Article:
Romantic Art, 1760-1860
“The Critique of Reason: Romantic Art, 1760–1860,” at the Yale University Art Gallery in New Haven, Connecticut, frames the Romantic break from Enlightenment order, balance and restraint not as a simple repudiation of reason and science, but as a bold expansion of human curiosity into wilder nature, darker fantasies and more daring social, political and spiritual experiments. The Augustan poet Alexander Pope argued in one of his neatly turned couplets: “Know then thyself, presume not God to scan;/The proper study of mankind is man” (An Essay on Man, 1734). By contrast, William Blake took an eschatological view, finding truth in often violent contradictions: “Damn braces. Bless relaxes,” he wrote in The Marriage of Heaven and Hell (1790–93). Among the three hundred works on display in the exhibition are many plates from Blake’s illustrated poems, his radical reimagining of Dante’s Divine Comedy (1824–27), America: A Prophecy (1793) and Jerusalem (1804–20).
This is the first joint exhibition for the Yale University Art Gallery and the Yale Center for British Art (closed for renovation and reopening in February 2016). Understandably, English artists dominate. Joseph Mallord William Turner and John Constable revolutionized the landscape genre, and they are well represented at Yale. Both painters relished the changeability of nature and tapped into that vital energy through adventurous paint-handling, but they chose different subjects.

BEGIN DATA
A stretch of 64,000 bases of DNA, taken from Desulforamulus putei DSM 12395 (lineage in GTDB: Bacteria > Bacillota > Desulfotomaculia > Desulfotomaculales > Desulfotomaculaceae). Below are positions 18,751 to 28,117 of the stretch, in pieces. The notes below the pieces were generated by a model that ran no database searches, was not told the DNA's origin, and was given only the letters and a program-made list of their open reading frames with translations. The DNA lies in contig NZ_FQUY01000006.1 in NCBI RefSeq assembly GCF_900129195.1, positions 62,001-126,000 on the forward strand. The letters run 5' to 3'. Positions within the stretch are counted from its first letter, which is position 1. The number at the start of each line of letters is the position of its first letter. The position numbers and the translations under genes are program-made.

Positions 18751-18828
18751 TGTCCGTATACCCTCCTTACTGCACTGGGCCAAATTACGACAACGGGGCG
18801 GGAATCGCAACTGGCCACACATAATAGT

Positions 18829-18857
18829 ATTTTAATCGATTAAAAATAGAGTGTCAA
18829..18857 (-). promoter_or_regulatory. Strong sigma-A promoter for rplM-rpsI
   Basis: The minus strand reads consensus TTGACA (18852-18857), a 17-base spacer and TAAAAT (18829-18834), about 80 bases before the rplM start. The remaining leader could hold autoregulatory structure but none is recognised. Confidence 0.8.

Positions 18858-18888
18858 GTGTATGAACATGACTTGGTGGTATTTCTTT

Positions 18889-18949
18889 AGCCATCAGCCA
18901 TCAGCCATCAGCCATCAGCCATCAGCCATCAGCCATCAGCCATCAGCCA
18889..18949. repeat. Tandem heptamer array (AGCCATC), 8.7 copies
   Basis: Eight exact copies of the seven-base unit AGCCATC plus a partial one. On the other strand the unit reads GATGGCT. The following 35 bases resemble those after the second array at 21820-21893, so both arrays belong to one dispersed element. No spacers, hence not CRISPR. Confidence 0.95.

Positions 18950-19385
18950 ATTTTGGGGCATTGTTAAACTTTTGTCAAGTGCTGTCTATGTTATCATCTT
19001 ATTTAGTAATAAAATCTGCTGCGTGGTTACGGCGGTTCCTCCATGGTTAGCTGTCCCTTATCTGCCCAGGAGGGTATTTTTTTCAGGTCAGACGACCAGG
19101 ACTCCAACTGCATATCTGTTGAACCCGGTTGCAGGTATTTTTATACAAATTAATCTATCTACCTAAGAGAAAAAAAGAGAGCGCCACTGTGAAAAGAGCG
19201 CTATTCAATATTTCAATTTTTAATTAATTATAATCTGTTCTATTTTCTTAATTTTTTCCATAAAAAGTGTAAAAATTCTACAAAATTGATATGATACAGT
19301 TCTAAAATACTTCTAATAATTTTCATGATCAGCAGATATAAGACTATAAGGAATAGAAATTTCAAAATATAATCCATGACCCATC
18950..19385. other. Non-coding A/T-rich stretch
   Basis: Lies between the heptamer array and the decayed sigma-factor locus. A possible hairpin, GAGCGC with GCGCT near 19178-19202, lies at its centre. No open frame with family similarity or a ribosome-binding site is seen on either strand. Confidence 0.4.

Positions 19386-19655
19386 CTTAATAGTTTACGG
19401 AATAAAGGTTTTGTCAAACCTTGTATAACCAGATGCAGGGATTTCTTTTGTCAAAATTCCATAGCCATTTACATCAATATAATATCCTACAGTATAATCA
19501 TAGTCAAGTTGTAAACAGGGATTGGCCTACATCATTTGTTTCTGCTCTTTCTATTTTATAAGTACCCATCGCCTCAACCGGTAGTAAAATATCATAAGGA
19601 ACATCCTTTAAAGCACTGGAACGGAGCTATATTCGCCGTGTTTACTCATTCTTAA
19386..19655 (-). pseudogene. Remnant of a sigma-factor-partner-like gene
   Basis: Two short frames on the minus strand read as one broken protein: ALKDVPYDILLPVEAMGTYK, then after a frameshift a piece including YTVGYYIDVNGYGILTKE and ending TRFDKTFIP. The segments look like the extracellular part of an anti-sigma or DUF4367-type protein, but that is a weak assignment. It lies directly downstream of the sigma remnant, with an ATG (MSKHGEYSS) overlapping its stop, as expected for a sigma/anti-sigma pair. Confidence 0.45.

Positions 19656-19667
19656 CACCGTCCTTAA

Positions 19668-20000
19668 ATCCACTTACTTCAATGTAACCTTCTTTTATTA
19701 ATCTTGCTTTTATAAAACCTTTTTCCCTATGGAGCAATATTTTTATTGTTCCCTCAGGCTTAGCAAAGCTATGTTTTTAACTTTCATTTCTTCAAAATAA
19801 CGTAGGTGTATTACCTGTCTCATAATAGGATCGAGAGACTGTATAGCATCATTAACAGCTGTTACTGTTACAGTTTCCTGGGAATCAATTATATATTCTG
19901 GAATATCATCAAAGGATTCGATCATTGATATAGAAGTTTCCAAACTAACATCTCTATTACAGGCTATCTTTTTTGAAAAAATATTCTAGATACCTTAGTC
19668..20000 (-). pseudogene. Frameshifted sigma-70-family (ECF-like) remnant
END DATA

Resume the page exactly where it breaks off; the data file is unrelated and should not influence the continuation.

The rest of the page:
Turner sought out extreme topography and weather, as in his marvelous watercolors of the Alps, the citadel of the sublime (Upper Fall of the Reichenbach: Rainbow, 1810), and the fiery Vesuvius in Eruption (1817–20). Turner explored theories of color to capture the merging of light and water in storms, finding beauty in the maelstrom (a biblical reunion of the waters above and below, chaos come again) in oils such as Staffa, Fingal’s Cave (1831–32) and Wreckers— Coast of Northumberland, with a Steam-Boat Assisting a Ship Off Shore (c. 1834).
Constable never left England and rarely travelled from his home in the Stour River Valley. Hadleigh Castle, the Mouth of the Thames—Morning after a Stormy Night (1829) features a ruined medieval tower instead of his usual farms and waterways, but the real drama—as always with this artist—hangs in the turbulent skies. In Ploughing Scene in Suffolk (1824–25), the turning of the earth and the wet breath of the clouds nourish the cycle of decay and regeneration. Constable’s cloud studies—a clutch of stunning oil sketches, from c. 1821 and 1822, are in this show—are miraculous feats of color, gesture and luminosity, and have made him a hero to abstractionists. They also illustrate one theme of the exhibition: that the Romantics did not find rigorous analysis incompatible with imaginative freedom. Constable carefully studied the science of meteorology and the classification of cloud types, then transformed his research into art.
The naturalist impulse emerges in a number of ways. George Stubbs’s A Lion Attacking a Horse (1770) represents a high point in mammalian anatomy. Of the artist’s several versions, the one in this show features a pure white horse silhouetted against the dark, stormy sky and rocky landscape. It is more Romantic bombast than objective observation. In contrast, Samuel Palmer makes exquisite drawings, such as Foxgloves and Brambles (undated), in preparation for his mystic paintings of country piety, such as The Harvest Moon (c. 1833) and A Shepherd and His Flock under the Moon and Stars (c. 1827).